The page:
Despite its home-made, hesitant qualities, there is also something heavy and fiercely industrial to Glocken. It reminds me of the experimental pattern films of the 1930s – full of bright flashes, electric pulsations and abrupt disappearances. Films without actors, without a plot even. At one point (on “Ack”) a frail melody is heard, as if emerging from an old music-box – and gets immediately repressed. There are other attempted beginnings and hints of narration throughout the album. But (contrary, for instance, to hauntology’s love of storytelling and nostalgic reconstructions), no tale is told. Nothing gets repaired, mastered or organised. Only the ruins remain. Glocken is best heard in the dark – recalling, at times, the icy, infrasonic landscapes of musique concrète – the soulless, yet oddly poignant song of automation. And when the last dreamer falls asleep, the music will persist – indifferent and mechanical – almost absent to itself.

Mark Vernon – Ribbons of Rust [Flaming Pines 2019]

Mark Vernon “Only the Shell Can Tell”

In 2016 Glasgow-based sound artist Mark Vernon travelled to the abandoned seaside resort of Laem Thian (Thailand) with his recording equipment. It is unclear whether he deliberately chose to visit Laem Thian, or whether – in some mysterious way – the place called him. I like to believe that he intuitively obeyed a confused call. Once in Laem Thian, he started to record what was not there. He captured – without filling them – the absences; he documented the places where life had been, and the nooks, the fissures where it still grew. In the course of his three-month trip, Vernon also collected miscellaneous local tapes – Thai pop songs, religious hymns. Many of them had irreversibly deteriorated in the hot, tropical climate. And though the magnetic tapes were eaten with tiny parasites, there was still something to hear and grasp and see.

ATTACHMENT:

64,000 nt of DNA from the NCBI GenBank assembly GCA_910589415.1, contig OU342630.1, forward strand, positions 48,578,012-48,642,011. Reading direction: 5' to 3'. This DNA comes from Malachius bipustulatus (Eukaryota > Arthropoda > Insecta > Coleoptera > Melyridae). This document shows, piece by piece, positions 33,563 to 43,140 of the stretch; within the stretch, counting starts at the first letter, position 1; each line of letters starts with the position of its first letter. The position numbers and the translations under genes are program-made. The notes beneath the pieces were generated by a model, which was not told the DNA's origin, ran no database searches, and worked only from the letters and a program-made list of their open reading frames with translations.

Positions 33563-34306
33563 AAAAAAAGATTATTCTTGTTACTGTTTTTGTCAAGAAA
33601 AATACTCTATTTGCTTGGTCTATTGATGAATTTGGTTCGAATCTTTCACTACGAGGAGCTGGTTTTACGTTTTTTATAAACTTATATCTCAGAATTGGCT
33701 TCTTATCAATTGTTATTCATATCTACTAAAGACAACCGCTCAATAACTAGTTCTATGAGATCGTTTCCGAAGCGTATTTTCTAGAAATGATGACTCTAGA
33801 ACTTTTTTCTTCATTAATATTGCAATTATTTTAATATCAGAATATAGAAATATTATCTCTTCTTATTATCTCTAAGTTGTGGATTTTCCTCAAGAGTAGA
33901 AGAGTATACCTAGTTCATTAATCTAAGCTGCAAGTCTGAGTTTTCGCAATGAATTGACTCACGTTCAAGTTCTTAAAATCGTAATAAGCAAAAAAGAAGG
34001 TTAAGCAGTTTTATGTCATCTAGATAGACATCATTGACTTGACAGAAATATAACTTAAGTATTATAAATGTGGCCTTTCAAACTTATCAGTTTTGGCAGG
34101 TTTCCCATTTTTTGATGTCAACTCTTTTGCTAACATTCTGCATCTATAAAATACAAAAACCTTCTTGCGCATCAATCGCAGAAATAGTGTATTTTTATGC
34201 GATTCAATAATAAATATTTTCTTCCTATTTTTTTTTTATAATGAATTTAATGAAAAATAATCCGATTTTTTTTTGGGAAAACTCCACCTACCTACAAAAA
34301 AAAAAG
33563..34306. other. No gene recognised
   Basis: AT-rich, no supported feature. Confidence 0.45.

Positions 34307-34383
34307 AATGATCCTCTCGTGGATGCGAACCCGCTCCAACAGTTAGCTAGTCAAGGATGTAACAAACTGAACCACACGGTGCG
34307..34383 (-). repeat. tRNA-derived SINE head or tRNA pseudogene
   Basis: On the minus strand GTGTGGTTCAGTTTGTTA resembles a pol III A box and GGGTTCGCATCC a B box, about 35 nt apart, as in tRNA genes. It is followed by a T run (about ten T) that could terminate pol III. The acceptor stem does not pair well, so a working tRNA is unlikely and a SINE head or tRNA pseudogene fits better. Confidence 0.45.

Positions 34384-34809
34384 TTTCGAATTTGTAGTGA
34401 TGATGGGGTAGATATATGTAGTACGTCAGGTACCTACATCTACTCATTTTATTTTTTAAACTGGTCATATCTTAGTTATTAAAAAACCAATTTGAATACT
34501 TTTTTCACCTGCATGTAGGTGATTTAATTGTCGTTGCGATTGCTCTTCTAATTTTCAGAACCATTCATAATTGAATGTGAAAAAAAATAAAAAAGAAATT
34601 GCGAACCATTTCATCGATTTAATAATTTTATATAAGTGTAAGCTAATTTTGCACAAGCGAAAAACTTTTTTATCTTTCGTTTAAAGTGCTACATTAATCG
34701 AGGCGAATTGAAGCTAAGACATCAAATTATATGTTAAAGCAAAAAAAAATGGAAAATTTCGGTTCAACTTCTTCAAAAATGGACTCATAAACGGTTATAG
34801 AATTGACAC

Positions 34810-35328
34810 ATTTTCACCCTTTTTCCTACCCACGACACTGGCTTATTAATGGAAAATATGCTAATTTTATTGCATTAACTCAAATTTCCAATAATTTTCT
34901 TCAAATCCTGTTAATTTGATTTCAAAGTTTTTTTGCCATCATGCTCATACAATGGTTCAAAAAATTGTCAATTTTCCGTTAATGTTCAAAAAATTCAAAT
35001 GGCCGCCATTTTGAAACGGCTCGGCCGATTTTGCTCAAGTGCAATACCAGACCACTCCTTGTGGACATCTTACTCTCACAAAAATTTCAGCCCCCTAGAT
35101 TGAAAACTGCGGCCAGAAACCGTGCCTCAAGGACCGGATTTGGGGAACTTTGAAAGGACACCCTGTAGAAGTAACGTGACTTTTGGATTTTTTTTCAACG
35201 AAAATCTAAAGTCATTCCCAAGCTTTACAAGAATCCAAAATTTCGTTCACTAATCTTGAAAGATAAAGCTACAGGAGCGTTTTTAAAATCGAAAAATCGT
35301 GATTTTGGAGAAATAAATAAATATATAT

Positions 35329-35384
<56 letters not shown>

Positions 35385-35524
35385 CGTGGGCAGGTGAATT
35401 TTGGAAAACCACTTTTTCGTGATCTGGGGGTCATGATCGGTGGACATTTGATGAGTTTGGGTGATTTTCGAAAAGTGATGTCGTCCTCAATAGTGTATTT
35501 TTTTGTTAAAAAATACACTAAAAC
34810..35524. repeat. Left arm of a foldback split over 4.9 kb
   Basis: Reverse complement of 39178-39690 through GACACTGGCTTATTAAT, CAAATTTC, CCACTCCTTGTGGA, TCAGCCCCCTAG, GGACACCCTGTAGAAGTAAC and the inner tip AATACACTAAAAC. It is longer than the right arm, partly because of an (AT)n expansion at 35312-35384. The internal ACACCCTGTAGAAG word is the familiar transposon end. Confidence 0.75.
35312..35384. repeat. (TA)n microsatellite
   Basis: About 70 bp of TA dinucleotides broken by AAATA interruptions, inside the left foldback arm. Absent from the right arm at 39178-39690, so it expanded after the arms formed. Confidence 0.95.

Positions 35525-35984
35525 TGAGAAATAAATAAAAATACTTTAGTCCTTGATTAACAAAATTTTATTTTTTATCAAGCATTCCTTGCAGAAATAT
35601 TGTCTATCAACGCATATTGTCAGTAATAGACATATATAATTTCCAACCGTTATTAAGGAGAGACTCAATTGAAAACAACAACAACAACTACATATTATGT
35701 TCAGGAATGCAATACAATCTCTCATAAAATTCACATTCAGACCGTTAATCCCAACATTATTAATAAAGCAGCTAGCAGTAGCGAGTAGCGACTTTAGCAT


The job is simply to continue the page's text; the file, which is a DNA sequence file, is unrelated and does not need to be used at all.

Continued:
Ribbons of Rust stitches together Vernon’s personal field recordings with extracts from the mass-produced Thai tapes. It is a delicate assemblage of distant, plaintive singing, quivering piano notes, and half-erased, anonymous conversations. I like especially the drowned, otherworldly voices filtering through the album – like a choir of impossible sirens.

Vernon does for the ear what filmmakers Peter Delpeut and Bill Morrison – working with deteriorated archival film footage – do for the eye. He encourages us to listen closely to surfaces, to the minute fissures in the fabric of the world itself. Despite its careful composition, the album retains the spontaneous quality of a found object, or a phonographic fossil. What remains is the weather-worn, broken shell of sound, long after the song has dissolved. What we hear over and over is the distorted sound of the medium – its infinite vulnerability and exposed sensitivity.

For all its haunted resonances and liquid, decayed grace, Ribbons of Rust is not about distant ghosts. Rather it explores sound as pure, immediate presence. It recognises the radical, affective act of being alive in the present – of hearing, seeing, feeling. Something happens. A story gently circulates from Vernon to the listener, and dissolves again. As I listen back I do not visualise the wasted shores of Laem Thian, but other, closer waves – the island of Oléron (France). The place was full of indifferent cats and, (though I carried a camera) I knew they were the real, careless keepers of memory. Ribbons of Rust, similarly, seems to say that recordings exist so that we are free to forget, and start from another time, another place.